The World Cup would, of course, be won by hosts Brazil – a prediction slightly undermined by their historic 7-1 semi-final defeat by eventual winners Germany.

Jose Mourinho would celebrate his return to Chelsea by winning the Premier League. Well, apart from the fact Manchester City just edged out Liverpool, that was fairly near the mark.

Liverpool’s consolation, according to this soothsayer, would be winning the FA Cup. Congratulations, Arsenal – who came from 2-0 down to beat Hull City at Wembley.

Champions League winners? Why Bayern Munich of course. Well done Real Madrid for winning ‘La Decima’, their 10th win in the competition.

Personality of 2014 was called spot on. On entirely the wrong basis.

I picked Liverpool’s Luis Suarez for his football genius as he tore up up the Premier League in a blizzard of brilliance after serving a 10-match ban for biting Chelsea’s Branislav Ivanovic at Anfield in the previous season.

He was the personality all right – but only because he left the World Cup in Brazil, and subsequently Liverpool for Barcelona, in shame after being banned from all football-related activity for four months for biting Italy’s Giorgio Chiellini in a group game.

But what’s this?

The law of averages suggest one prediction had to come true. Manchester City obliged by beating Sunderland 3-1 to win the Capital One Cup.

Fellaini Twitter tomfoolery

Manchester United signed Everton midfielder Marouane Fellaini for £27.5m in 2013


I was never convinced by the merits of Marouane Fellaini. Bit of a flat-track bully against the smaller sides but not much doing against the big boys.

As we know, the secret of good comedy is timing.

So what better moment to throw this contentious theory into the Twittersphere than four hours before Everton’s opening game of the 2012-13 season against a Manchester United side, bolstered by the signing of Robin van Persie, who ended manager Sir Alex Ferguson’s final campaign as Premier League champions?

I tweeted: “Took heavy flak from Everton fans for saying Fellaini does not influence enough big games – let’s see how he goes against Man. Utd tonight.”

Cue arguably Fellaini’s finest Premier League performance, terrorising Manchester United in all parts of the pitch and reducing makeshift central defender Michael Carrick and his colleagues to rubble.

And, just for good measure, Fellaini scored Everton’s winner with a towering second-half header before departing to a thunderous standing ovation from all corners of Goodison Park.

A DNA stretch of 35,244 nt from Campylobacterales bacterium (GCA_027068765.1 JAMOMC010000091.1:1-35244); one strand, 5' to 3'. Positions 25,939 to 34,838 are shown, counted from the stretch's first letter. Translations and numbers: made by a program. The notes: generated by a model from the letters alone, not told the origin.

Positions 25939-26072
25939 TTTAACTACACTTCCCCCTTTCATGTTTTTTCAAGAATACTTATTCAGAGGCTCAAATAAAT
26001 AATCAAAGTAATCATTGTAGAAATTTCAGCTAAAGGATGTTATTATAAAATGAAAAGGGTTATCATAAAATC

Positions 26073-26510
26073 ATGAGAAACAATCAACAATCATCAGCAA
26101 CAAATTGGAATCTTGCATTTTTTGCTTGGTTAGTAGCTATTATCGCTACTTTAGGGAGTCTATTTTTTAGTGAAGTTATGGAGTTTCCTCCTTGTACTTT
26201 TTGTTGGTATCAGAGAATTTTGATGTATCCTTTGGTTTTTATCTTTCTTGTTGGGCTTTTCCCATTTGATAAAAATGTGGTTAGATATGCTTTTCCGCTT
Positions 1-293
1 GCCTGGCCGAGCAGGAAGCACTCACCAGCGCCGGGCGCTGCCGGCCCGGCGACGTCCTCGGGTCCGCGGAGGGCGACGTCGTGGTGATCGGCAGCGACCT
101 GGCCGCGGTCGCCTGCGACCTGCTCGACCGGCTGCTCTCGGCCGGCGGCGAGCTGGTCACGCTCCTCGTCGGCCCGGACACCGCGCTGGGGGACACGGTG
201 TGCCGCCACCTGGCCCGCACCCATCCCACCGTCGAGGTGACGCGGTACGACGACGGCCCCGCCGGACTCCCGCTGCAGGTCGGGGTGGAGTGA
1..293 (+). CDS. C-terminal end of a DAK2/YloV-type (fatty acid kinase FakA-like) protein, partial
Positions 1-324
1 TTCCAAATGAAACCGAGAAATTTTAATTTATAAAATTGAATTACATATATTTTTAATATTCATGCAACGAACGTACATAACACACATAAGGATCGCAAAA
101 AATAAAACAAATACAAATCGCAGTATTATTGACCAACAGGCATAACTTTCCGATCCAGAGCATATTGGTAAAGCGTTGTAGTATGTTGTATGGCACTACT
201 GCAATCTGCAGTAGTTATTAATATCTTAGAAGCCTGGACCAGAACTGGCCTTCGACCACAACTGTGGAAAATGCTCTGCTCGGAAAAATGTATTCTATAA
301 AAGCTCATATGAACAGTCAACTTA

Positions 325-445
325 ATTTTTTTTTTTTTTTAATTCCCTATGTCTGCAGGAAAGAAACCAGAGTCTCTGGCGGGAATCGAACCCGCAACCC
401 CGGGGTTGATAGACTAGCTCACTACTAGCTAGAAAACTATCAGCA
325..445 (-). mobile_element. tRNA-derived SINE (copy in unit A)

Being told to “stick that in your pipe and smoke it” was one of the more generous Twitter responses.

Liverpool will win the league – 10 years too soon

If there is one incorrect call that comes back to haunt on a regular basis, this is the one.

It was the start of the 2009-10 campaign and I had seen enough from Liverpool under Rafa Benitez to decide this was the season they would end a title wait stretching back to 1990.

Given the decade of mockery this call has brought since, it is worth adding some context. This was not a madcap notion based on little or no evidence.

Liverpool had finished second, only four points adrift of Manchester United, in the previous campaign.

It was the season of Benitez’s so-called ‘facts’ rant against Sir Alex Ferguson but also one where Liverpool had won 4-1 at Old Trafford and annihilated Real Madrid over two legs in the Champions League.

I did cover myself with these words: “Hopes have never been higher that the title will be reclaimed after a 20-year barren spell – but was last season the great missed opportunity or the primer for the Premier League crown?”

It was, emphatically, the latter but there was no going back as I finished confidently with the word “CHAMPIONS”.

The curse had struck.

Liverpool finished seventh, trophyless, Benitez was sacked at the end of the season and they still wait to win the title to this day.

Other than that, it was a stunningly accurate prediction.

Man City sack Hughes and appoint Mancini – now why would they do that?

Roberto Mancini led Manchester City to the Premier League title in 2012

It was December 2009 – and after much speculation, Manchester City sacked Mark Hughes.

I felt this was harsh as City were sixth in the Premier League, having lost only twice (too many draws, yes) and were in the semi-finals of the Carling Cup.